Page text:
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Coffee shack fundraiser draws long lines, big returns


by: NEWS-TIMES PHOTO: JOHN SCHRAG - Sugar Shack owner Tami Doner found out that if you brew it,they will come, particularly when you donate all the proceeds to a family in need.When Tami Doner decided to donate a day’s worth of sales to the Dieter-Robinson family, she was hoping to raise at least $320.

That would have matched her best daily take in seven years of running the Sugar Shack coffee kiosk at 19th Avenue and Main Street in Forest Grove. But the final total wasn’t even close.

It was 17 times higher.

Doner raised nearly $5,500 Thursday, Oct. 24, counting about $600 donated before and after by folks who couldn’t make it to the stand that day.

“That’s a lot of coffee,” said one customer, after hearing the total.

“That’s a lot of good-hearted people,” answered Doner, who deposited the money into the Dieter-Robinson fund at Columbia Community Bank, which was established after sisters Anna Dieter-Eckerdt and Abigal Robinson were killed by a motorist just up the street on Oct. 20.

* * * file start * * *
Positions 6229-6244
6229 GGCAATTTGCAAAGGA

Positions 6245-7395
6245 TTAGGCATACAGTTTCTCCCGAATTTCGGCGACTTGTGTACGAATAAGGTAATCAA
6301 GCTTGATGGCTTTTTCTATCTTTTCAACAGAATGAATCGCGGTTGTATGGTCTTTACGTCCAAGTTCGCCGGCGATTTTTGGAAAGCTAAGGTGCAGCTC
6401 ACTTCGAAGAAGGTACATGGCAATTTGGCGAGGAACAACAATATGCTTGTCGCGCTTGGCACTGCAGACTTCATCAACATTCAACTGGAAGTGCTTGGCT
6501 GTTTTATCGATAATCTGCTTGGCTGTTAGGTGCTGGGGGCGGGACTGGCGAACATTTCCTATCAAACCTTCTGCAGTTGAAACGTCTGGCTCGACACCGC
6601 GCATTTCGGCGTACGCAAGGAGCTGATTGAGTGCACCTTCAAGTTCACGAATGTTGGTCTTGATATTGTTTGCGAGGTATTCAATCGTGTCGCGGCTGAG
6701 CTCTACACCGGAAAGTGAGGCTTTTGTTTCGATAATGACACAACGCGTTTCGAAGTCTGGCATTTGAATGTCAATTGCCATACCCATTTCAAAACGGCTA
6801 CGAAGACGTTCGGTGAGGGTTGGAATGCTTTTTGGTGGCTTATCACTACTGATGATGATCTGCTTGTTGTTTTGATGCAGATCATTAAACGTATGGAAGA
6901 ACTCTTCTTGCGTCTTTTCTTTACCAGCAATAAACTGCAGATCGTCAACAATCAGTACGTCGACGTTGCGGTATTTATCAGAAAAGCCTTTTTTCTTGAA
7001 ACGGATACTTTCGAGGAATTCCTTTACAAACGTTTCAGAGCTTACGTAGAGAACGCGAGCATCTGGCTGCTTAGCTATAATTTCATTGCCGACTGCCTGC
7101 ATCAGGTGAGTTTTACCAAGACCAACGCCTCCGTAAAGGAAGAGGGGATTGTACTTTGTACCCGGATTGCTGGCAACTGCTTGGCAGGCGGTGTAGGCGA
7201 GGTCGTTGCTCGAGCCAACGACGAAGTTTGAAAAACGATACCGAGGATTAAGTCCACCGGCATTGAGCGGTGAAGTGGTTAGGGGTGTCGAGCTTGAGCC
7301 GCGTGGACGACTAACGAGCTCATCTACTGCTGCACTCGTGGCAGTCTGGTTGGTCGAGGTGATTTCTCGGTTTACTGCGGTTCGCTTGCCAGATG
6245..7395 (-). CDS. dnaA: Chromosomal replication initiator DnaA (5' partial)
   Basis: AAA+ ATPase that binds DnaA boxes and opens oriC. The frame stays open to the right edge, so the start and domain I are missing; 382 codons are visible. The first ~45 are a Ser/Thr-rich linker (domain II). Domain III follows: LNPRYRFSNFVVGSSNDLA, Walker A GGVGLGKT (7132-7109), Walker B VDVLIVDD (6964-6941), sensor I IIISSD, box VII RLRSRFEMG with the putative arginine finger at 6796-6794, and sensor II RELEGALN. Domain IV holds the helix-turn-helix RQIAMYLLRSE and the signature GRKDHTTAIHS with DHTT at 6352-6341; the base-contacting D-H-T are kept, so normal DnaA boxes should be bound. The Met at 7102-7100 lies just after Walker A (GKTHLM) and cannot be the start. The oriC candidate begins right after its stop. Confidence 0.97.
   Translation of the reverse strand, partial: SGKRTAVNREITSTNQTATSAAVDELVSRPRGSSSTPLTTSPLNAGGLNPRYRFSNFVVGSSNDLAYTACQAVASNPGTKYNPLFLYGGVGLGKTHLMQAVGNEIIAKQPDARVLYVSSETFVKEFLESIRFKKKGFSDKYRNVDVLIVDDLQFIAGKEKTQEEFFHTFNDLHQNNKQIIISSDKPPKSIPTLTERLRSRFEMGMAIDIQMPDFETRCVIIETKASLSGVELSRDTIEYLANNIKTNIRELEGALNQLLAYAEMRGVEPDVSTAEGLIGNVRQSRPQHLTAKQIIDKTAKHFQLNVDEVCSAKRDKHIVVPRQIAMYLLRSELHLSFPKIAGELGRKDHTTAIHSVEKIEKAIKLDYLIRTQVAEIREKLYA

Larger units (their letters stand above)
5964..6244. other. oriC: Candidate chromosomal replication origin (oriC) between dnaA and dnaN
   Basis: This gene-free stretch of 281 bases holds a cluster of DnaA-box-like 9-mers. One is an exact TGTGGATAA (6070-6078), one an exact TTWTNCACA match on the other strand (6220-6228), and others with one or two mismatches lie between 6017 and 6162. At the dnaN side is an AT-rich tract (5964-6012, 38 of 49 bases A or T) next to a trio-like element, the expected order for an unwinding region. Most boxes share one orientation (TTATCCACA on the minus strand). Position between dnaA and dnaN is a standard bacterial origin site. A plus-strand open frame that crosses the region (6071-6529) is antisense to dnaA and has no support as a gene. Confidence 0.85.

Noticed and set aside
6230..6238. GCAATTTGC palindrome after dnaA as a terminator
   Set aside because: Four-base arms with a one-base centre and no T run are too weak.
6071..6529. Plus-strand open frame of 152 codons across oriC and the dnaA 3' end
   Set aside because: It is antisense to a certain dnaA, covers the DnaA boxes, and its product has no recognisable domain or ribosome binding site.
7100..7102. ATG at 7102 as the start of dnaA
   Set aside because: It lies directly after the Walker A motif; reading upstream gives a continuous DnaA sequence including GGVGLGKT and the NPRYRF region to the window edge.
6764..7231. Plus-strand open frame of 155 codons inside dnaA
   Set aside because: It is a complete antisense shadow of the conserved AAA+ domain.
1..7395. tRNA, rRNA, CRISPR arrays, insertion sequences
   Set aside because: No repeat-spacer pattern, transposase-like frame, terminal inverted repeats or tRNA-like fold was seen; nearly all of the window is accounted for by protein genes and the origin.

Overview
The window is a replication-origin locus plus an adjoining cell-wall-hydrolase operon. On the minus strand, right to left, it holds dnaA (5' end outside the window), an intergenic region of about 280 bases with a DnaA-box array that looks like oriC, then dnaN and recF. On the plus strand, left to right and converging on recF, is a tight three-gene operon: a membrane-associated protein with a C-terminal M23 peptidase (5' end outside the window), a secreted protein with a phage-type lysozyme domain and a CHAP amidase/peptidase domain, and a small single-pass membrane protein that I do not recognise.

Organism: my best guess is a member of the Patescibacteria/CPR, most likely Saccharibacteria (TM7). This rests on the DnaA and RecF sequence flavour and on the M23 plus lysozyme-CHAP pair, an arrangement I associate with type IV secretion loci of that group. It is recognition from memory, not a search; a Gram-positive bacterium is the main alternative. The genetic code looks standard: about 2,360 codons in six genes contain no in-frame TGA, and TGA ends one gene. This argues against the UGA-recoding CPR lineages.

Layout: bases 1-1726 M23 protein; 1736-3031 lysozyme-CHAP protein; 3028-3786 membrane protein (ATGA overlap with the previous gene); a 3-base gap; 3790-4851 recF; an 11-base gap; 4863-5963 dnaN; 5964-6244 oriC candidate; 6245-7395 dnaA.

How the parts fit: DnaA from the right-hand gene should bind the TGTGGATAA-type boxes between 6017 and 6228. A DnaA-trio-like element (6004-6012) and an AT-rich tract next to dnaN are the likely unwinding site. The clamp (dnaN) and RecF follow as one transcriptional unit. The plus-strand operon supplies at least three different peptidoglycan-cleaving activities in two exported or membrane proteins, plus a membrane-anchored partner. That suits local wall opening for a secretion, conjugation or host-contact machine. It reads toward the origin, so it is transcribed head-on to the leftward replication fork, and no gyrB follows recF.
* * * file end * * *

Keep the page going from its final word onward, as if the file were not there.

Beginning around 7 a.m. and continuing to the kiosk’s closing time of 2 p.m. last Thursday, the crowd consumed Doner’s inventory like locusts. She ran out of certain cup sizes and cup lids. The white chocolate frappe mix disappeared, as did all her muffins and homemade scones. The blender started to overheat and make strange noises so they had to stop using it. Even her water tank ran dry.

“At the end of the day, people were still coming in droves,” Doner said. But by that time she had to turn them away.

“I felt so bad,” Doner said. “Everyone just wanted to give, give, give, and I wanted to make them coffee, but there was no water in the tank.”

Donors arrived mostly by car, Doner said.

“We had little children coming in here with big bags of money from their piggy banks, with tears in their eyes. It was so touching. I’m getting chills just thinking about it,” she said.

There was also “the police brigade,” said Doner, referring to six or seven squad cars that filed in from the east entrance to join the line.

Some people handed over far more than the price of a latte.

“My very first customer handed me $100,” Doner recalled. “I said ‘This day is going to be a good day.’”